84 learning English as an additional language or if it arises from SEN or disability. Difficulties related solely to learning English as an additional language are not SEN Where a child has a significantly greater difficulty in learning than their peers, or a disability that prevents or hinders a child from making use of the facilities in the setting and requires special educational provision, the setting should make that provision. In all cases, early identification and intervention can significantly reduce the need for more costly interventions at a later stage Special educational provision should be matched to the child s identified SEN. Children s SEN are generally thought of in the following four broad areas of need and support see Chapter 6, paragraph 6.28 onwards, for a fuller explanation: communication and interaction cognition and learning social, emotional and mental health sensory and/or physical needs 5.33 These areas give an overview of the range of needs that providers should plan for. However, individual children often have needs that cut across all these areas and their needs may change over time. For instance speech, language and communication needs can also be a feature of a number of other areas of SEN, and children with an Autism Spectrum Disorder may have needs across all areas. The special educational provision made for a child should always be based on an understanding of their particular strengths and needs and should seek to address them all, using well-evidenced interventions targeted at areas of difficulty and, where necessary, specialist equipment or software. This will help to overcome barriers to learning and participation. Support should be family centred and should consider the individual family s needs and the best ways to support them Reviewing the effectiveness of interventions in enabling children to make progress can itself be part of the assessment of need, informing the next steps to be taken as part of a graduated approach to support, as described in SEN support in the early years below. It may be necessary to test out interventions as part of this process, both to judge their effectiveness for the child and to provide further information about the precise nature of their needs There is a wide range of information available on early years and early intervention and on different areas of need and the most effective interventions. For more information and links to useful resources see Annex 2: Improving practice and staff training in education settings. 74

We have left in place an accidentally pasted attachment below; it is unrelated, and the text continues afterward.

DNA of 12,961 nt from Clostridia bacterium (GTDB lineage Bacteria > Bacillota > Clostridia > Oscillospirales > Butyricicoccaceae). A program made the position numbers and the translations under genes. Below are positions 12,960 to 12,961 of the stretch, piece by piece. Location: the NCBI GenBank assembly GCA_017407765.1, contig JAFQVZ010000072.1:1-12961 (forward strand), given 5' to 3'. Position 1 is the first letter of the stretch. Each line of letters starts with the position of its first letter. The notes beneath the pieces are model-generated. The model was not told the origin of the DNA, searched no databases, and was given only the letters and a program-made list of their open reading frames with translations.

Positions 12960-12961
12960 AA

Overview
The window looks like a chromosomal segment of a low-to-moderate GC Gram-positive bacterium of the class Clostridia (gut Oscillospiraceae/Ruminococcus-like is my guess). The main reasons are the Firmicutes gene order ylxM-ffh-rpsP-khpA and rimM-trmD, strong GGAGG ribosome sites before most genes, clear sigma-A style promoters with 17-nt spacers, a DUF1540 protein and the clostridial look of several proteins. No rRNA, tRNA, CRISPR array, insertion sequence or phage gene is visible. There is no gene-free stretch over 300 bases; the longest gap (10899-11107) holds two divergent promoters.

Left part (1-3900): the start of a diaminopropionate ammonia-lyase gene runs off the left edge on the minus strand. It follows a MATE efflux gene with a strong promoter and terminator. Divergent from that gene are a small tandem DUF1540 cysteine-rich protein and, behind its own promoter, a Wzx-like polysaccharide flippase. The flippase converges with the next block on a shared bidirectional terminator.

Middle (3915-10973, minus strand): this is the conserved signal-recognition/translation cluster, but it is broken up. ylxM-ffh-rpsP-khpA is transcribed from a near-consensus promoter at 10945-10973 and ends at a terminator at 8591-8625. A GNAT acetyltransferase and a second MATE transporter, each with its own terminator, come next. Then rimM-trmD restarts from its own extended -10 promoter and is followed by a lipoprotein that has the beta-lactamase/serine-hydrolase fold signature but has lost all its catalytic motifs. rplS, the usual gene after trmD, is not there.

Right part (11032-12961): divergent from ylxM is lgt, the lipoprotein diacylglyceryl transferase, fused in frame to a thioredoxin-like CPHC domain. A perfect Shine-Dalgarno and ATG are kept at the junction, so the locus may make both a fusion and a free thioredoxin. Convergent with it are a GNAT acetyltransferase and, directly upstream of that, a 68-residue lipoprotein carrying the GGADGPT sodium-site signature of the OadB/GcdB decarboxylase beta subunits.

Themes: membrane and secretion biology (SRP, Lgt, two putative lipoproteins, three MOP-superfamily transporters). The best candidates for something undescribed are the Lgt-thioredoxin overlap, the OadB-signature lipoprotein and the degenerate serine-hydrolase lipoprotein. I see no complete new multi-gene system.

85 SEN support in the early years 5.36 It is particularly important in the early years that there is no delay in making any necessary special educational provision. Delay at this stage can give rise to learning difficulty and subsequently to loss of self-esteem, frustration in learning and to behaviour difficulties. Early action to address identified needs is critical to the future progress and improved outcomes that are essential in helping the child to prepare for adult life (Chapter 8, Preparing for adulthood from the earliest years) Where a setting identifies a child as having SEN they must work in partnership with parents to establish the support the child needs Where a setting makes special educational provision for a child with SEN they should inform the parents and a maintained nursery school must inform the parents. All settings should adopt a graduated approach with four stages of action: assess, plan, do and review. Assess 5.39 In identifying a child as needing SEN support, the early years practitioner, working with the setting SENCO and the child s parents, will have carried out an analysis of the child s needs. This initial assessment should be reviewed regularly to ensure that support is matched to need. Where there is little or no improvement in the child s progress, more specialist assessment may be called for from specialist teachers or from health, social services or other agencies beyond the setting. Where professionals are not already working with the setting, the SENCO should contact them, with the parents agreement. Plan 5.40 Where it is decided to provide SEN support, and having formally notified the parents, (see 5.38 above), the practitioner and the SENCO should agree, in consultation with the parent, the outcomes they are seeking, the interventions and support to be put in place, the expected impact on progress, development or behaviour, and a clear date for review. Plans should take into account the views of the child. The support and intervention provided should be selected to meet the outcomes identified for the child, based on reliable evidence of effectiveness, and provided by practitioners with relevant skills and knowledge. Any related staff development needs should be identified and addressed Parents should be involved in planning support and, where appropriate, in reinforcing the provision or contributing to progress at home. 75